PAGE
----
Race Cars in the Halls of the Middle School Make STEM Education Hands-On for Students
Dragsters rocketed down the halls of the Manchester Middle School to squeals of joy on Thursday and Friday as well as the cheers of the 5th graders who had designed and built them over the last two weeks. The CO2 powered dragster project was the brain child of Middle School teacher Matt Hall and financed by grant from Amcor Rigid Plastics.
Earlier this year, Amcor Rigid Plastics employees met with Hall and principal Jennifer Mayes to discuss Amcor supporting a science, technology, engineering, and math (STEM) education project. In response, Hall–who had participated in a similar project in another district as a student teacher–proposed implementing a CO2-powered Dragster project here in Manchester. He and fellow science teacher Cindy Karapas asked Amcor for a grant of $2,500 to help fund the project for four sections of 5th grade science providing supplies for all 93 fifth-graders at the Manchester Middle School.
Leading up to the designing, building and racing, students learned about motion, force, velocity and acceleration as well as Newton’s Three Laws of Motion. They also studied transportation technology and alternative fuel sources. Students had to design and build a prototype of their car out of foam before building the final wooden car. This involved prototyping, foam cutting, making a wood template, drilling axle holes, sawing, sanding, and painting. While parents and teachers provided assistance, students did all of the work themselves. They were responsible for different stations during the races including the finish line, repairs, CO2 cartridge insertion and removal, race track maintenance and photography and videography of every race.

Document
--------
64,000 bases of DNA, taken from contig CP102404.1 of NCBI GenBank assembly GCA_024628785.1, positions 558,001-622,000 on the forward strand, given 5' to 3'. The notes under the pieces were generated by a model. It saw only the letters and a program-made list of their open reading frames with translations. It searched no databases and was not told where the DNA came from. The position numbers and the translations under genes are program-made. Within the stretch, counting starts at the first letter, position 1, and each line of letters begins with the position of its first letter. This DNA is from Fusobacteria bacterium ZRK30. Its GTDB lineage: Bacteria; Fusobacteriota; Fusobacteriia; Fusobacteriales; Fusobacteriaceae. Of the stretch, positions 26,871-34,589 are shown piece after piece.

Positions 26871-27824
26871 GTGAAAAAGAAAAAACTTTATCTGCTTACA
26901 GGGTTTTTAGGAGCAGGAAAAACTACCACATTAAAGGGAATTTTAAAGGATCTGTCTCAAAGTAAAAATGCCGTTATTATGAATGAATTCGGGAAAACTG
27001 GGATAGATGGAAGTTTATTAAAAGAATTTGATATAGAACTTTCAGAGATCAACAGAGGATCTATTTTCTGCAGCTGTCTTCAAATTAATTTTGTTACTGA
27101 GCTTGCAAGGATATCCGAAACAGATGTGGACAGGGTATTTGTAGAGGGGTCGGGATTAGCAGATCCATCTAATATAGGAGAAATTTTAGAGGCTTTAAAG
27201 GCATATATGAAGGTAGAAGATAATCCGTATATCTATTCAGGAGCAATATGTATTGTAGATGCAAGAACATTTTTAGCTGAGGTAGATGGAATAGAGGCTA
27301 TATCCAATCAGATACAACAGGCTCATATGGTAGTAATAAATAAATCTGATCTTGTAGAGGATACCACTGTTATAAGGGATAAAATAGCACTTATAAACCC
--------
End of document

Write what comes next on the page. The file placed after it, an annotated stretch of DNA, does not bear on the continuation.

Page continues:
Imagine a pinewood derby race, two cars at a time, except on a flat surface. Instead of gravity power, the forward momentum comes from a small CO2 cartridge. Fishing line is fed through small rings attached on the cars, to direct them to the finish line. The result is that the cars cover the distance of the hallway in a blink of an eye. They are so fast, in fact, that a special finish line detector is set up to determine which car reaches it first because otherwise in some cases, it would be nearly impossible to tell who won. Friday’s overall winners were Brandon Blumenauer, who placed first and Megan Warboy, who placed second.
Click HERE to watch a YouTube video of one of the races.
Lori Stratton, Communications Specialist for Amcor, said, “Parents have been very supportive, both volunteering in the classroom and helping at home. One of our employees, Cheryl Smith, whose 5th grade son participated in the project, has received numerous text messages and emails from other parents who volunteered with the program, thanking Amcor for their support. This project is an excellent example of a win-win for Manchester Middle School students, parents, staff, Amcor Rigid Plastics and the community. We appreciate how the hard work from students, teachers and parents has helped make this program a success.”
Hall said, “This project was a great way to expose students to how science applies to real world problems. The project is also a great way to expose students to STEM careers that they might be interested in the future. Exposing students to different types of STEM careers is very important because we have a shortage of people to fill these types of jobs in the United States.”
Hall went on to explain that the Middle School is trying to expose students to STEM careers through projects like the CO2 car project, the Google CS First Coding Club which formed in January, technology classes, and other classroom based projects.
If you want to see the CO2 cars race in person, there will be demonstration races on April 22nd at Klager Elementary School’s Math and Science Night, which is open to the whole community and free to attend.